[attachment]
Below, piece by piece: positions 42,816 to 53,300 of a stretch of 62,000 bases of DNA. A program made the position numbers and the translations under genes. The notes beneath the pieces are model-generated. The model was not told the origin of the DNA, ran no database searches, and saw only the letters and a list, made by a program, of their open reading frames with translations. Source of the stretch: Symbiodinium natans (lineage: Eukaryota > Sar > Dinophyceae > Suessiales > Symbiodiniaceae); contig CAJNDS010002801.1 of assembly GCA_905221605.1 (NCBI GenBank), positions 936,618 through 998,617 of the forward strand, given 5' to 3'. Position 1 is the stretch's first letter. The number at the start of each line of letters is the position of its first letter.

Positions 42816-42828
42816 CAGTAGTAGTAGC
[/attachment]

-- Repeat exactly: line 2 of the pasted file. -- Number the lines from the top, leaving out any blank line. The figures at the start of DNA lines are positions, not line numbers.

Positions 42816-42828